Would a Smaller Ninth Circuit Get Reversed Less Often?
Vanderbilt law professor Brian Fitzpatrick looks at the U.S. Court of Appeals for the Ninth Circuit (where he clerked), and how it fared before the Supreme Court this past year.
The 9th Circuit, which hears appeals in federal cases in the Western United States, is the largest of the 13 such courts, with 28 active judges and more than 20 part-time senior judges. The 9th Circuit is almost three times the size of an average court of appeals, and its jurisdiction stretches from Alaska to Arizona, an area comprising nearly one-fifth of the American population.
The 9th Circuit also has a long-running streak as the most overturned, which went unbroken this year. The Supreme Court reviewed 22 cases from the 9th Circuit last term, and it reversed or vacated 19 times. By comparison, the Supreme Court reviewed only five cases, vacating or reversing four, from the next-busiest court of appeals, the 5th Circuit based in New Orleans.
In other words, although the 9th Circuit decided only one-third more appeals on the merits than the 5th Circuit, it was reversed nearly five times more often.
Noting the Ninth Circuit's high rate of reversal is nothing new. What Fitzpatrick adds, however, is an explanation of how the Ninth Circuit's large size may contribute to the high reversal rate. Specifically, he argues that as the number of judges on the Ninth Circuit increases, the likelihood that it will issue outlier opinions increases.
Consider a hypothetical court of 28 judges (the number of active judges currently on the 9th Circuit), in which six of the judges are extreme. The probability of such a court randomly selecting a panel with at least two extreme judges is almost 11%. But if it were divided into two courts — each with 14 judges, three of whom are extreme — that probability falls to 9%.
A difference of 1% or 2% may not seem like much, but the 9th Circuit decides more than 6,000 cases every year. This means that if the 9th Circuit is anything like my hypothetical court, splitting it in half would save 60 to 120 appeals a year from being decided by panels with a majority of extreme judges.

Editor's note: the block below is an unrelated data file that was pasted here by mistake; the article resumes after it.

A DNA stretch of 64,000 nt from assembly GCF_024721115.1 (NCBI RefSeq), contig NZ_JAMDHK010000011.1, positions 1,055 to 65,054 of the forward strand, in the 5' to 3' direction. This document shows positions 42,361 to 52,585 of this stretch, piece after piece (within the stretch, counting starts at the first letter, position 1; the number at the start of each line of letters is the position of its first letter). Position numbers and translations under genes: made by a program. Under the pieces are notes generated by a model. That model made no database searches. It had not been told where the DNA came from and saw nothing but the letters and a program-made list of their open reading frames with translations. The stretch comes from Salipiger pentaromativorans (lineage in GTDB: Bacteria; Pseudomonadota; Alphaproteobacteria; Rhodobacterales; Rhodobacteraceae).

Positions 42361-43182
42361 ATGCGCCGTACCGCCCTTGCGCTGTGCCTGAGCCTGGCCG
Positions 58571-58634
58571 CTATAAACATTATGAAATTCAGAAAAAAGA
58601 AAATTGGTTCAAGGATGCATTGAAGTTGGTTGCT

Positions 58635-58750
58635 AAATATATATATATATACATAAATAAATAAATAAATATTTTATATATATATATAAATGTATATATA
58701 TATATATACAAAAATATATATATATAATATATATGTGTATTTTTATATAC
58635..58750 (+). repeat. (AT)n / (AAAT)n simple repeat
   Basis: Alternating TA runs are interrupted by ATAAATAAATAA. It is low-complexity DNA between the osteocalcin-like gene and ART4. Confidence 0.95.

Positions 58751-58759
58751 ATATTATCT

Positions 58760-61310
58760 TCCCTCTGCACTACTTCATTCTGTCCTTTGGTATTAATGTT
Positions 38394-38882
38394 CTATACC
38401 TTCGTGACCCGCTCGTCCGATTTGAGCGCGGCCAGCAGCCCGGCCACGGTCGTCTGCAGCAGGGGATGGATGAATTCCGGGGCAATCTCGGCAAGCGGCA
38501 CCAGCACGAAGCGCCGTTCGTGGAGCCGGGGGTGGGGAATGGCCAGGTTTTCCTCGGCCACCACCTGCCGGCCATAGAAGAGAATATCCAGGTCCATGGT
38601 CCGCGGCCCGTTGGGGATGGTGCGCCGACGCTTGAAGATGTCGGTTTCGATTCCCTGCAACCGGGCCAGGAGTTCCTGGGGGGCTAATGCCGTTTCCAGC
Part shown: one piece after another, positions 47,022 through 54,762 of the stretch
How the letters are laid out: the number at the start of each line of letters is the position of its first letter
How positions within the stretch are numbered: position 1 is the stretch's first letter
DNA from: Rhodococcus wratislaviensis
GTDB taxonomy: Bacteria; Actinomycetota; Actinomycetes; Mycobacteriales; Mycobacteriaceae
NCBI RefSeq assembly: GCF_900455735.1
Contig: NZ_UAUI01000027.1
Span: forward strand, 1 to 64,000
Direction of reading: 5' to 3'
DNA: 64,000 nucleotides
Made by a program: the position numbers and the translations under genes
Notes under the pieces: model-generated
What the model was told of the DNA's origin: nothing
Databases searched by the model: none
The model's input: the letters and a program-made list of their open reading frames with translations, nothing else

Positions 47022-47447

On this basis, Fitzpatrick concludes that as long as the Ninth Circuit remains disproportionately large, it will continue to issue "extreme" opinions at a disproportionate rate, and "it is likely to continue being disproportionately reversed by the Supreme Court."
Is Splitting the Ninth the Answer? (What Was the Question?):
Is there anything wrong with the Ninth Circuit? Anything that splitting the Court would solve? For more on these questions see this post at SCOTUSBlog by Ben Winograd and this post by Ethan Leib on Prawfsblawg.
In Defense of the Ninth Circuit:
Richmond attorney Cullen Seltzer rises to the defense of U.S. Court of Appeals for the Ninth Circuit in Slate:
As proof of the 9th's judicial failings, the critics generally stress the court's extra-high rate of review and reversal by the Supreme Court. The numbers, though, tell a less damning story than the alarmist portrayals of the court. . . .
yes, 9th Circuit cases were disproportionately represented in the Supreme Court. Since caseload and population would predict a review rate of 18 percent to 20 percent, the justices heard between one and a half times and twice as many cases from the 9th as would have been expected. But because the Supreme Court's docket is small, the number of "extra" cases from the 9th is also small: nine for the last term. That's a substantial part of the Supreme Court's docket, which totaled 73 cases last year, 64 of them from the federal courts of appeals. But nine cases represents only 0.1 percent of the 9th Circuit's 6,387 on-the-merits decisions for the 12 months ending in September of 2006. That's a fair measure of judges going nutty only if you think that 0.1 percent is statistically interesting. . . .